How “Thinking Managers” Bridge the Employee Engagement Gap


rom “shocking” to “disturbing,” the headlines paint a pretty dismal picture of employee engagement levels in today’s organizations. Study after study turns up numbers in the range of 70 to 80 percent of the workforce that’s either not fully engaged or actively disengaged at work, costing companies billions in annual turnover.

On the flip side, there are just as many stats pointing to the clear productivity and revenue benefits engaged employees bring to the organization. No wonder survey respondents in Deloitte’s 2014 Global Human Capital Trends Report said “retention and engagement” is their number two human capital priority “ and challenge “ just behind “leadership.

But consider the number of employees who leave or are actively looking every year, in bad economic times and good. Even with all the talk about engagement, disengagement rates persist, especially as the “do more with less” mentality has piled on more responsibilities and tasks, whether or not they have anything to do with what the person does best.

The impact isn’t just on the individual; the organization loses out in multiple ways. The most obvious is the lost productivity and discretionary effort of those who are doing just what they have to do to get by.

Actively disengaged employees can also have a negative influence on other employees and push customers away. Turnover, quality, safety, profitability, the list of costs goes on and on.


Towers Watson’s 2012 Global Workforce Study found that the stress and unpredictability of the work environment have been somewhat to blame for the dismal numbers, but their findings also echo what numerous other studies have shown that while perks and pay matter, they’re not the key drivers of employee engagement and retention; managers and leaders have a much greater influence on the quality of the work experience and whether or not employees will provide the discretionary effort today’s business objectives require.

Unfortunately, too many leaders view engagement as being simply about employee satisfaction, completely missing the opportunities they have to enhance engagement through their daily communication, interaction and activities, as well as how they manage and assign work. The question is, when it comes to bridging the employee engagement gap in your organization, are your managers and leaders part of the problem or part of the solution?

The ideal scenario of employee engagement starts with a combination of people being stimulated by a particular kind of work and then being aligned with that work in their job. In other words, their work is so interesting to them, if they could choose, they would select it for its inspiration and pleasure because performing it is reward in itself.

This isn’t necessarily the easiest work”it’s often the most challenging”but it’s challenging in a way the person finds inherently satisfying. The fact is, we all motivate ourselves, and this is the kind of work that fuels our inner motivation. So what does that have to do with your managers? Everything! Most work”even physical labor”is largely mental. It stands to reason then that employees will be most productive if they’re doing work that primarily aligns with their thinking preferences.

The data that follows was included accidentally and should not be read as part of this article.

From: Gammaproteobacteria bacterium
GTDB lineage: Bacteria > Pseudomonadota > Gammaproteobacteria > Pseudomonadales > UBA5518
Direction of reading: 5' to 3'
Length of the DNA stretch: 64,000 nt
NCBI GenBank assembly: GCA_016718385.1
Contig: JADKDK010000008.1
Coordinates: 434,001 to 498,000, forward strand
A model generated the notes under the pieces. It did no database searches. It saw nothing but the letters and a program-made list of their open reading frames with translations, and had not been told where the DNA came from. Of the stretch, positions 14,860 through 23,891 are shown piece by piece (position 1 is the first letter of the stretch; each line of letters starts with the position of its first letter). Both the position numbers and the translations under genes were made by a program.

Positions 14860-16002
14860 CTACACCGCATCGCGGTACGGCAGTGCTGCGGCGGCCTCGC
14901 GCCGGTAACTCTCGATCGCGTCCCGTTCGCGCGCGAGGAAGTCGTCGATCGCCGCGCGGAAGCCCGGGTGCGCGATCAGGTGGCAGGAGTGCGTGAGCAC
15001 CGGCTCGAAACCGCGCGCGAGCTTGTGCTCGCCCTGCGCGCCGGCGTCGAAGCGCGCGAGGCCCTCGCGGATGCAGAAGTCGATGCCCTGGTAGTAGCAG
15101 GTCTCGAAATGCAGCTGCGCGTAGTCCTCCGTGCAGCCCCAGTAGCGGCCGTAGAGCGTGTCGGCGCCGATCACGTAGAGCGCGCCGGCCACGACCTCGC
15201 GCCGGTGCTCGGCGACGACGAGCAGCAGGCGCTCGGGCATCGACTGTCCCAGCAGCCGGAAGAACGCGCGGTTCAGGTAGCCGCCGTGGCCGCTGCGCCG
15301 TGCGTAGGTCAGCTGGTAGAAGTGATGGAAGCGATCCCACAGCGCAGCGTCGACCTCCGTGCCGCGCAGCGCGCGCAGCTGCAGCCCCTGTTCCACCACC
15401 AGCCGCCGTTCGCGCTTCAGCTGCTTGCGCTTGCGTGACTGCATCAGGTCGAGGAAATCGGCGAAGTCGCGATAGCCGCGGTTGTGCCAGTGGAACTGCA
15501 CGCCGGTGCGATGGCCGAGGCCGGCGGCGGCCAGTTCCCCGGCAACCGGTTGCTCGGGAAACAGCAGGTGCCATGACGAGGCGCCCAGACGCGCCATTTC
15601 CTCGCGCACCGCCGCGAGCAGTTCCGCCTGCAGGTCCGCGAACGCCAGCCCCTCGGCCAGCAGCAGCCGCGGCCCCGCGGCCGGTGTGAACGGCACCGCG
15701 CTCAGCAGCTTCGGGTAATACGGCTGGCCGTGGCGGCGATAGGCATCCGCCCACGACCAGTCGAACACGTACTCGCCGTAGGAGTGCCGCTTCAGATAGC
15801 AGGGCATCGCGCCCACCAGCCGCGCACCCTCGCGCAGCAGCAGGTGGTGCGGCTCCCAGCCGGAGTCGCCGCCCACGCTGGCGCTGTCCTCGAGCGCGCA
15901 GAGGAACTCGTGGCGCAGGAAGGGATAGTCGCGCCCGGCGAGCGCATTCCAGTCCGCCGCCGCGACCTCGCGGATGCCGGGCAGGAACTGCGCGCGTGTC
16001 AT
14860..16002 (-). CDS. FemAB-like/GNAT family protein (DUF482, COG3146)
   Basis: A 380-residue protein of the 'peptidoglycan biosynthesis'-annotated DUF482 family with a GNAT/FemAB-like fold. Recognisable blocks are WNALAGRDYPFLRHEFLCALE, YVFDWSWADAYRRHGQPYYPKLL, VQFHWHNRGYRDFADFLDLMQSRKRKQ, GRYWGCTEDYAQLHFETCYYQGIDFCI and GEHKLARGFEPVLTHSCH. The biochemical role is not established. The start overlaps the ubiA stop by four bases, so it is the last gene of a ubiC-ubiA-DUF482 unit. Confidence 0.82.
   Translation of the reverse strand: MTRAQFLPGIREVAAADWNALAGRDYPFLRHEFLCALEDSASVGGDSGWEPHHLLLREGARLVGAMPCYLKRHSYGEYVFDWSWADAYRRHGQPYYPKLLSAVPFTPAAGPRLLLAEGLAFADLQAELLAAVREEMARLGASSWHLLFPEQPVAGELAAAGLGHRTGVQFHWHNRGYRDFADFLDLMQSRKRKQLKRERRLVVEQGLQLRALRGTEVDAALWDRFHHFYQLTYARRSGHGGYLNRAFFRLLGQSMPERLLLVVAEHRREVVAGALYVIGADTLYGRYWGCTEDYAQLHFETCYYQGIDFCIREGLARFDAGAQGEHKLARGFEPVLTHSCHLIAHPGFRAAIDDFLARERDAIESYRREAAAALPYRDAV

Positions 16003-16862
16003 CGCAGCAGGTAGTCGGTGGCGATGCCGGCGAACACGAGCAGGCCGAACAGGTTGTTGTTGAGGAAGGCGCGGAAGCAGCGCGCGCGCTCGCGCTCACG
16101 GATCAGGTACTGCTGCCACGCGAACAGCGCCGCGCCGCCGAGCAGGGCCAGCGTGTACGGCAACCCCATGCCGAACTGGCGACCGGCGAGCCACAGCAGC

How to Improve Employee Engagement

By understanding the impact of thinking “ their own as well as their employees’ “ on interests, behaviors, communications and work approaches, leaders will be able to better connect with their employees, build their confidence and trust, and provide them the opportunities to put their talents to work. Your managers and leaders hold the key to unlocking employee engagement.

They need to:

  • Know their employees “ their preferences, skills, expectations and job needs
  • Be able to communicate effectively with diverse employees
  • Recognize and align employee strengths, talents and needs with the organization’s objectives
  • Understand what motivates individual employees and how to encourage their best thinking

There’s no one-size-fits-all management approach to engaging and inspiring employees, but Whole Brain® Thinking gives leaders practical tools to diagnose and adjust their approaches as necessary. It makes it easy for them to:

  • See past their own preferences and assumptions
  • Understand the mental requirements of work assignments, and align people as closely as possible with the work they do best
  • Help people use their thinking preferences in service of the work that needs to be done, even when it requires them to stretch
  • Keep the lines of communication open so employee engagement becomes a daily focus, not a stop-gap, crisis management issue

As economic conditions improve, employees will have new opportunities to pursue other employment, and your most talented people will be the most attractive targets to organizations looking to strengthen their teams.

Now is the time to develop leaders and managers who see engagement as a critical business priority, not just a hot topic for discussion. And now is the time to develop leaders who have the thinking agility to personalize engagement and leverage the best of those around them.

Want to Improve Employee Engagement?

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